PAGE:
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Posted by : Mahadi Mahbol Khamis, Februari 17, 2011

Setelah menikmati satu tempoh pemerintahan yang Panjang, Muammar Gaddafi Pejuang Sosialis Islam Yang pernah menjadi pujaan Ibrahim Libya pula yang akan di tumbangkan didalam gerakan demokrasi rakyat di negara libya.

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Libya protests: Activists call for 'day of anger'

Anti-government activists in Libya have been using social networking sites to rally support for protests on what they are describing as a "day of anger".

Pro-Gaddafi demonstrators in Benghazi. Photo: 16 February 2011

There were reports of clashes in two cities late on Wednesday, with two people reported dead in the eastern city of Beyida.

Dozens of people were injured in violent demonstrations on Tuesday night in the eastern city of Benghazi.

The unrest there followed the detention of an outspoken government critic.

Pro-democracy protests have recently swept through several Arab nations, with the presidents of Tunisia and Egypt forced to resign amid growing unrest.

But this week's demonstrations were the first display of defiance in Libya, where dissent is rarely tolerated.

Jail massacre

Witnesses say that at one stage up to 2,000 people were involved in the protests early on Wednesday in Benghazi, which saw a march on government offices in the city.

The protesters are said to have thrown stones and petrol bombs, and set vehicles alight. Witnesses said police used rubber bullets and water cannon to disperse them.

The protests reportedly began after the arrest of Fathi Terbil, who represents relatives of more than 1,000 prisoners allegedly massacred by security forces in Tripoli's Abu Salim jail in 1996. He was later said to have been freed.

In a speech broadcast on Wednesday evening, Colonel Gaddafi made no mention of the unrest but said the "revolutionaries" would prevail.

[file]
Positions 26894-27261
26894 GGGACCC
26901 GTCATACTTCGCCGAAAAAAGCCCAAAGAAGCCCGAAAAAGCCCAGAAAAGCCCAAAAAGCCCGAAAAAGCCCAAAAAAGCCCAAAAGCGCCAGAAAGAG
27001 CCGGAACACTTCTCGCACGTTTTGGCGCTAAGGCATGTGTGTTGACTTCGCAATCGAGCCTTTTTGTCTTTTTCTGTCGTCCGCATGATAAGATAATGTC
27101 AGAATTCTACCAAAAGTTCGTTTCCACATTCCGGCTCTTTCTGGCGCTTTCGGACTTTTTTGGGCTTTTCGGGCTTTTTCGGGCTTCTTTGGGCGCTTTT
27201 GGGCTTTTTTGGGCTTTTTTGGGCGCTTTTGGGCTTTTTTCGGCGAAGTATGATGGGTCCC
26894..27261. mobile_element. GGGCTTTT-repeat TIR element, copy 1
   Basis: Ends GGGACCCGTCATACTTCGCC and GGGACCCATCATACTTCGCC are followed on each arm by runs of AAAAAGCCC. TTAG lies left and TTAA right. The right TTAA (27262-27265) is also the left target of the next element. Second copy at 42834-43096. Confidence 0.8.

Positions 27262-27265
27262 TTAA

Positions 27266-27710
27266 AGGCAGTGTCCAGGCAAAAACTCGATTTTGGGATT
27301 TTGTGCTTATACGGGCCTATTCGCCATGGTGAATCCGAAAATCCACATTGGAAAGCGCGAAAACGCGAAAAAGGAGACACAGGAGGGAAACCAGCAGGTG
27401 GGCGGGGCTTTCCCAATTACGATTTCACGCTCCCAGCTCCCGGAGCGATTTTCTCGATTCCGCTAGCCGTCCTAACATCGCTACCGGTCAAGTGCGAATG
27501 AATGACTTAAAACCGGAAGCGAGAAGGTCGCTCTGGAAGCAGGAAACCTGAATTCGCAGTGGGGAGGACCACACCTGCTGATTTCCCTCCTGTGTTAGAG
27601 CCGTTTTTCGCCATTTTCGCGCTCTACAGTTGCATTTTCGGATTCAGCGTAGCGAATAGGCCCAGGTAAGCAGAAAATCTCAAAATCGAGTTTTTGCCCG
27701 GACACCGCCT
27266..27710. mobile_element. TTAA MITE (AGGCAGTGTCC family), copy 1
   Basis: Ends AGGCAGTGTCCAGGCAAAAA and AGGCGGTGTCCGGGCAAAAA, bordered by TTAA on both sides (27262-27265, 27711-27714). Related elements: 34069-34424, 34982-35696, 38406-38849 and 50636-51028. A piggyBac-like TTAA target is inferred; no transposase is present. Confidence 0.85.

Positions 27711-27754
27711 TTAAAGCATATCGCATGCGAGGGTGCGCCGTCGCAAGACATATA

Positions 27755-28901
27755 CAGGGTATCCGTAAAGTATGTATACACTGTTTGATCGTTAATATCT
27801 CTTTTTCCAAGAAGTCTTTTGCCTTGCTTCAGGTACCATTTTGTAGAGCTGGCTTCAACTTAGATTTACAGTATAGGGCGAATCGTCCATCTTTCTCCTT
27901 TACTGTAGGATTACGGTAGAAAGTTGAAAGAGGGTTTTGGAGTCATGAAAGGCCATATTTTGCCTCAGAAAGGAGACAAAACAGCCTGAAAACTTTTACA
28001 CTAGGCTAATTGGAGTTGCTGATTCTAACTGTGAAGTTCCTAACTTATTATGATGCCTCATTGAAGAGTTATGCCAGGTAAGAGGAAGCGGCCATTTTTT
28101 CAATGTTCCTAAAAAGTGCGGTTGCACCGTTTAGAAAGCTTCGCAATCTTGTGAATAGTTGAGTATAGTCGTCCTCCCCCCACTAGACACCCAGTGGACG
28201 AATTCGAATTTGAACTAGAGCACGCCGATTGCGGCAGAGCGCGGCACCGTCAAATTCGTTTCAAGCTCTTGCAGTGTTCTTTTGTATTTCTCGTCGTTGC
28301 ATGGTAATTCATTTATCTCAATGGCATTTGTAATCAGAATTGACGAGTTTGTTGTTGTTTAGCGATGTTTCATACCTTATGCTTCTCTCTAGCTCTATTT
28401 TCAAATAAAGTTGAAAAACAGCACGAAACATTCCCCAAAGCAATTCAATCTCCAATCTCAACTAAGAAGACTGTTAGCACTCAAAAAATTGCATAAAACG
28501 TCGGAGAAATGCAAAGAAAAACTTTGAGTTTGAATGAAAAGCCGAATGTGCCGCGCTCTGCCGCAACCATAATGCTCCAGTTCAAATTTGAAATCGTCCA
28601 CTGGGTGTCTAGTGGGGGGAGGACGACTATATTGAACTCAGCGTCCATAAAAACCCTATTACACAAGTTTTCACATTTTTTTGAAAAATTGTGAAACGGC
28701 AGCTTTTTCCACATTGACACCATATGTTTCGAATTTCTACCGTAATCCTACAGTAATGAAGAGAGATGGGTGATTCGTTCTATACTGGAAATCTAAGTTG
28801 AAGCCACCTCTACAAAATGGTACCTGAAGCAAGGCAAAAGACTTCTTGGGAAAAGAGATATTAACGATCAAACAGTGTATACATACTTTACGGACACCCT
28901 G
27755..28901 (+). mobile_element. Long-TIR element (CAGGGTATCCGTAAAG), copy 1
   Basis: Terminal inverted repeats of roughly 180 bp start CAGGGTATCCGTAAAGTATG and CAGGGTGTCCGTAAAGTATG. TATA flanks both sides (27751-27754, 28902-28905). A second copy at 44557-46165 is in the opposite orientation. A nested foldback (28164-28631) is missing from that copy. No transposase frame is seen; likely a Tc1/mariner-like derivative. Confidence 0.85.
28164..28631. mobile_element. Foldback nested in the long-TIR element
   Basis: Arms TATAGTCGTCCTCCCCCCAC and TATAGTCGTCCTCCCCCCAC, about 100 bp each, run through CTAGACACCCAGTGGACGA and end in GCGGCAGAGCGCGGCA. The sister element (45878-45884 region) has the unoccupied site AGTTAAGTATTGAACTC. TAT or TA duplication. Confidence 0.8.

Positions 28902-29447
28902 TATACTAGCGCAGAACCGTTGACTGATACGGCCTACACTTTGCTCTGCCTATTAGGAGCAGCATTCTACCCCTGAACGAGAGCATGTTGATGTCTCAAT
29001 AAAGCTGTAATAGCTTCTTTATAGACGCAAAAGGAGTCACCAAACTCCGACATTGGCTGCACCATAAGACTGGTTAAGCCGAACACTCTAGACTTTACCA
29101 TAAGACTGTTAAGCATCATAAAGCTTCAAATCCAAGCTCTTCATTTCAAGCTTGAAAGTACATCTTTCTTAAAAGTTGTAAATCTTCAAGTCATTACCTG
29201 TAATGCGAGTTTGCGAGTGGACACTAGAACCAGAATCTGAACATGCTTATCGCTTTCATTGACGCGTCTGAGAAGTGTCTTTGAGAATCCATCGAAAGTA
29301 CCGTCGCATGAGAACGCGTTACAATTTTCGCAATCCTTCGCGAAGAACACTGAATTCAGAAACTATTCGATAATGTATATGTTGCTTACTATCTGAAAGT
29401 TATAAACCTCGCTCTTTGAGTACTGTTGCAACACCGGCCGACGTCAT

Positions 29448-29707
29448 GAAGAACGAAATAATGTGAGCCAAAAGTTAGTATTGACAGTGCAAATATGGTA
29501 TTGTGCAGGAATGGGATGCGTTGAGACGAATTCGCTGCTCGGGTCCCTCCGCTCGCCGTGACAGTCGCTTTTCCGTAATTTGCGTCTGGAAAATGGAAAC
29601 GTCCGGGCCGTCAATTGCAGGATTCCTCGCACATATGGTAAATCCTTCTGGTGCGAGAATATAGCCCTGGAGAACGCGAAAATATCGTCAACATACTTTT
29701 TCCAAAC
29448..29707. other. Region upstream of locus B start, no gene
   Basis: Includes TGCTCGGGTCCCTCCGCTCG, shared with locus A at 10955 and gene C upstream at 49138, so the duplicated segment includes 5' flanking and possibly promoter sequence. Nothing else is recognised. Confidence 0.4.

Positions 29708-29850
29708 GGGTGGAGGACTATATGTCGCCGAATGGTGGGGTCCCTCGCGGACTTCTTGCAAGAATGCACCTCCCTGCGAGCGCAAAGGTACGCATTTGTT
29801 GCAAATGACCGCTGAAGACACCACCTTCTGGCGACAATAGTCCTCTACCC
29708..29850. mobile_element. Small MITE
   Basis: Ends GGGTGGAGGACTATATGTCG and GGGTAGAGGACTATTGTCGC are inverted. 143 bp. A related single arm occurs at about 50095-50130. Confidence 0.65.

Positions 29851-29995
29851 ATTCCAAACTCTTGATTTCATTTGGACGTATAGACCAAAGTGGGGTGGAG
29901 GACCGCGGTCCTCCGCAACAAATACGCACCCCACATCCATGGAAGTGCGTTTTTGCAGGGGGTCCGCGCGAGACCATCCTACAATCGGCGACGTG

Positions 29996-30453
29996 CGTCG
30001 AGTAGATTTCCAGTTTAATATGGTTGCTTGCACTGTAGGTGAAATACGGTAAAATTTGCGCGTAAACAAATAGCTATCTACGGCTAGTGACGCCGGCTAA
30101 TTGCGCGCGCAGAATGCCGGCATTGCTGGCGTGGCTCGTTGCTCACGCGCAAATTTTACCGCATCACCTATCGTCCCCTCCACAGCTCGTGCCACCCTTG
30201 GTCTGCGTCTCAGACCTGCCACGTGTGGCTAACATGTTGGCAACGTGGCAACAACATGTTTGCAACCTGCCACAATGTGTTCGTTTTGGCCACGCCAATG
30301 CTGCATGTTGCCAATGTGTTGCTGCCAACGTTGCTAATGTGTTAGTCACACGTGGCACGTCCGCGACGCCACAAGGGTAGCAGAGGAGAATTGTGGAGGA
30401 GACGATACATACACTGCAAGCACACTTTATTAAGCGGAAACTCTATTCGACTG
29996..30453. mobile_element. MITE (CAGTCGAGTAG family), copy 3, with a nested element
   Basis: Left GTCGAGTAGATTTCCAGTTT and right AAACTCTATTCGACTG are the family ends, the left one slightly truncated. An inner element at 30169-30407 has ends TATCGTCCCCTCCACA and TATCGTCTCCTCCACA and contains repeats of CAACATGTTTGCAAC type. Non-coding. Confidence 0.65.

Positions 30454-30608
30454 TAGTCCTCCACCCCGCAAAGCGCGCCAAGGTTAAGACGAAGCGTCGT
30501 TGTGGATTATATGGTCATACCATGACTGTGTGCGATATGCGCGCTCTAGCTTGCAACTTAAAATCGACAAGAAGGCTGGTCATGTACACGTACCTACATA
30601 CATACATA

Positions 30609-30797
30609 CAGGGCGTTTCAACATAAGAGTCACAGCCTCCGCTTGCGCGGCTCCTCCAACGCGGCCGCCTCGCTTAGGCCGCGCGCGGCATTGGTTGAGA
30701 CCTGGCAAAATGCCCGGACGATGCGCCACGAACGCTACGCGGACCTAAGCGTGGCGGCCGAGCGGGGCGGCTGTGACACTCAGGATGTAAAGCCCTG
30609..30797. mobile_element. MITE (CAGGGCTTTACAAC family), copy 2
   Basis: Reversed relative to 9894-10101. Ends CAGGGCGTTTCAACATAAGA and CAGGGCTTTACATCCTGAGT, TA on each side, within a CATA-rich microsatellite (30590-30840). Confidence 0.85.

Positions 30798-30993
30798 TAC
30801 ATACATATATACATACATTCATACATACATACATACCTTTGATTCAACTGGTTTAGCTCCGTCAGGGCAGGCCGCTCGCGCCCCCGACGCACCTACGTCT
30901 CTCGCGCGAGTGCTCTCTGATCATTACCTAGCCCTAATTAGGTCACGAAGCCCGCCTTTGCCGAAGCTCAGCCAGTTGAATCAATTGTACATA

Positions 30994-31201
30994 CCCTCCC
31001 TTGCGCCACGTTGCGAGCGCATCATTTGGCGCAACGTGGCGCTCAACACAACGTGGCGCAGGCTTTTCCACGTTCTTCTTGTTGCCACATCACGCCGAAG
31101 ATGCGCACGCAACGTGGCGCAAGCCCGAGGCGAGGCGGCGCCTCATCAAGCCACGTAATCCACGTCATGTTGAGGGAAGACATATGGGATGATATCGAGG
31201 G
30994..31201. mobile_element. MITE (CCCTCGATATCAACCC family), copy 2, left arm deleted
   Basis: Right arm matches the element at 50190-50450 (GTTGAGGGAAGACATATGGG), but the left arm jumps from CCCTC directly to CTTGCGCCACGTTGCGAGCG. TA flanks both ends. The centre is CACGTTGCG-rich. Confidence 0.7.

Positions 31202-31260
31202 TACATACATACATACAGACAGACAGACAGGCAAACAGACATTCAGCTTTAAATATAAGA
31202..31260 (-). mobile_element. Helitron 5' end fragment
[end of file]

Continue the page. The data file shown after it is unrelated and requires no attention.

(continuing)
"Down with the enemies, down with them everywhere; down with the puppets everywhere, the puppets are falling, the autumn leaves are falling!" Mr Gaddafi said.

"The puppets of the USA, the puppets of Zionism are falling."

In a statement issued after the Benghazi clashes, a senior Libyan official warned that the authorities "will not allow a group of people to move around at night and play with the security of Libya".

It added: "The clashes last night were between small groups of people - up to 150. Some outsiders infiltrated that group. They were trying to corrupt the local legal process which has long been in place.

"We will not permit that at all, and we call on Libyans to voice their issues through existing channels, even if it is to call for the downfall of the government," said the official, who was not identified.

More than 100 members of a banned Islamist militant group were freed from Abu Salim on Wednesday. It is not clear if the Benghazi clashes and the release of the inmates were connected.

The European Union, meanwhile, has urged Libya to allow "free expression".

"We also call for calm and for all violence to be avoided," said a spokeswoman for EU foreign policy chief Baroness Ashton.

'Police state'

Colonel Gaddafi is the Arab world's longest-serving leader, having ruled oil-rich Libya since a coup in 1969.

He has always insisted that the country is run by a series of peoples' committees, though most outside observers believe it is a police state with him firmly in control, the BBC's Jon Leyne reports.

The Middle East has recently seen a wave of protests fuelled by discontent over unemployment, rising living costs, corruption and autocratic leaderships.

This began with the overthrow of Tunisia's leader, Zine al-Abidine Ben Ali, in January. Last week, President Hosni Mubarak of Egypt resigned.

In recent days there have also been anti-government demonstrations in Yemen, Bahrain, and Iran.


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